Local Wire

The Plainfield Butchers: Hard To Be Human

Title: Hard To Be Human

Basics: Billed as "the new project featuring members of Big Vinny and the Cattle Thieves, Digital Leather, Andrew Jackson Jihad, and The Half Empties," The Plainfield Butchers have some impressive experience among their four members. Their debut record Hard To Be Human is a tight tour de force of punk and power pop. The album consists of 10 songs that clock in at just over 22 minutes long. What is not to love about that? 

The Butchers definitely get their money's worth out of those 10 songs, crafting some immensely enjoyable and polished punk.

Best Song: Martin Cizmar might favor "Truckstop Urinal," which is plenty a fine song, but I have to go with "Nothing To Prove." Don't get me wrong -- there are a lot of solid songs on this album, and "Nothing To Prove" is really just a personal choice. It features the band's fantastic organ, is under 2:30 long and is actually quite a complex offering. There's not a lot of room to really flesh out a punk song -- to find that wall of sound and really drive home the song's hidden metaphors. "Nothing To Prove" is simple, yet it follows a rather unique song structure. As well, the band has nothing to prove, so why the hell not let everyone know?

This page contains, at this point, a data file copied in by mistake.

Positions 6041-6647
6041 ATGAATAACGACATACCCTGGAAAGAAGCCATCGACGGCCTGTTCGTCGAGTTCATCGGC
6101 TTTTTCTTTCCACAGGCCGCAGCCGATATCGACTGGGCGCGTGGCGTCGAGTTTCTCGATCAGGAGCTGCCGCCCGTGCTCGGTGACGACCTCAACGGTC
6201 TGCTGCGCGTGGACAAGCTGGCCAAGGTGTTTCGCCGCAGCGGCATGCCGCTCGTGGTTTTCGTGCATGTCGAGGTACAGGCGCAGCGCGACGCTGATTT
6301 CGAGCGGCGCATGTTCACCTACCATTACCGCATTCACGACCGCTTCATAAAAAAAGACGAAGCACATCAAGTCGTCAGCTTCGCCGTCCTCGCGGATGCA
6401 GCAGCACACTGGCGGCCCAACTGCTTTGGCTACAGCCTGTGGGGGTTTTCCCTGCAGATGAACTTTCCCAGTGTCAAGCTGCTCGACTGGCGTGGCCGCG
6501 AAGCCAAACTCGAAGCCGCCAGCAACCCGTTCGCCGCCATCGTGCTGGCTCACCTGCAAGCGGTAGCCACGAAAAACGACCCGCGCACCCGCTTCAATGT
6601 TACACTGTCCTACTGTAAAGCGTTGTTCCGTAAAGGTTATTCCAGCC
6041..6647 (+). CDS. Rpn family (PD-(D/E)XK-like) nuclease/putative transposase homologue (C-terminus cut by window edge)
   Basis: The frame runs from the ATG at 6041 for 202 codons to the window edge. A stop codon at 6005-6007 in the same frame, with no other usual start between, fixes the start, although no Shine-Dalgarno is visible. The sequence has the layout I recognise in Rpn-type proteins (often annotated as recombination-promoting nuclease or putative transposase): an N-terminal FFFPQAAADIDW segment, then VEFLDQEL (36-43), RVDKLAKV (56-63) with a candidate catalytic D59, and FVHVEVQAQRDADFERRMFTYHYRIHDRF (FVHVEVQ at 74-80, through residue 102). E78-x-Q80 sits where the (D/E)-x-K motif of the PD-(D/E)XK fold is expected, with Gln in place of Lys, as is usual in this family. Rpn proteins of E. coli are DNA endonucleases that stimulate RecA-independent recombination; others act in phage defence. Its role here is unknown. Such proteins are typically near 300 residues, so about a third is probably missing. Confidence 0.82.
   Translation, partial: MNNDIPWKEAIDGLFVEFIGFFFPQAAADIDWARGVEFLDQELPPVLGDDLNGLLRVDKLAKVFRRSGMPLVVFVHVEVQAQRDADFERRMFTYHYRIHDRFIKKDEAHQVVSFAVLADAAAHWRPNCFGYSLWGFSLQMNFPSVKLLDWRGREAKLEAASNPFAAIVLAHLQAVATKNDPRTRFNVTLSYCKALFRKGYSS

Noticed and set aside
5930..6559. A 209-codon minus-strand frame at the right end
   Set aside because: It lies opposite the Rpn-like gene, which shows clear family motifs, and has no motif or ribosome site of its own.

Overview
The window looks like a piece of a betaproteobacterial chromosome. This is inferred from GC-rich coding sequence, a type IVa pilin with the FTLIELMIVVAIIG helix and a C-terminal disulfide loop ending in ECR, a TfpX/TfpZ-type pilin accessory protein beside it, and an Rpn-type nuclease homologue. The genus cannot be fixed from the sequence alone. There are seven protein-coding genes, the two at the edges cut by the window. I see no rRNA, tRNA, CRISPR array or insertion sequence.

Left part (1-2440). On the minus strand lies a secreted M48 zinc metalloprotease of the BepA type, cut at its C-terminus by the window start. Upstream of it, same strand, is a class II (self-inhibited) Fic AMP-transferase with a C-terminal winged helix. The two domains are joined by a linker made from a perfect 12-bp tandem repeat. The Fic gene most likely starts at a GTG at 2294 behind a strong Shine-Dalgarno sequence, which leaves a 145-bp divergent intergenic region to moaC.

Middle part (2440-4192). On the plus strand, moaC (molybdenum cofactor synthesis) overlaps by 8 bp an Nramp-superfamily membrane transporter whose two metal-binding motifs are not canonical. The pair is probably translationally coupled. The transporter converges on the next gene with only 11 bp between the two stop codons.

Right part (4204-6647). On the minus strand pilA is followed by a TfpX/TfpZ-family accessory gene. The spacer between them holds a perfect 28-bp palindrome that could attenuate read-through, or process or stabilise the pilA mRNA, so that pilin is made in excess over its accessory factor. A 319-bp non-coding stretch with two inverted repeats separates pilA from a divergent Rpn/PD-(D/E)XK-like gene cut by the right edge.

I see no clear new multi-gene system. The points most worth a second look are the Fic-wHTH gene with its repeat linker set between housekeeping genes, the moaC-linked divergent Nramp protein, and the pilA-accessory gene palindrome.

Worst Song: There really is no worst song on this album. There's no smarmy, heartfelt love song that throws a wrench in the album's cohesiveness. That's not to say that there's no substance to The Butchers' music. They just realized such a song would seem out of place and, honestly, pretty trite on their album. The longest song on the album -- the titular "Hard To Be Human" -- is five seconds short of three minutes, so there's no freakout/funk jam to make listeners scratch their collective heads. The symmetry, the momentum, the flow of the album -- all of it is on point.

Suggestions: I see that the band's name comes from the nickname of Ed Gein, a notorious murderer and grave-robber who fashioned trophies out of his victims' bones and skin who was best known as the Butcher of Plainfield. When I first got the album and saw that name, The Plainfield Butchers, I must admit I wasn't jumping with joy at the prospect of what was to come. I half-expected some countrified rock music. Now that I have heard the band's music and I know the band's name comes from a severely fucked up individual, I kinda like it. What better way to celebrate, if you will, the life of Ed Gein than to name your band The Plainfield Butchers?

Grade: A

If you're a musician from the Phoenix metro area and would like to have your music reviewed in You Asked For It (our first-come, first-served and often harsh record review column) please send it in an envelope marked "YAFI" to:

Michael Lopez
You Asked For It
c/o Phoenix New Times
1201 E. Jefferson Street Phoenix, AZ 85034

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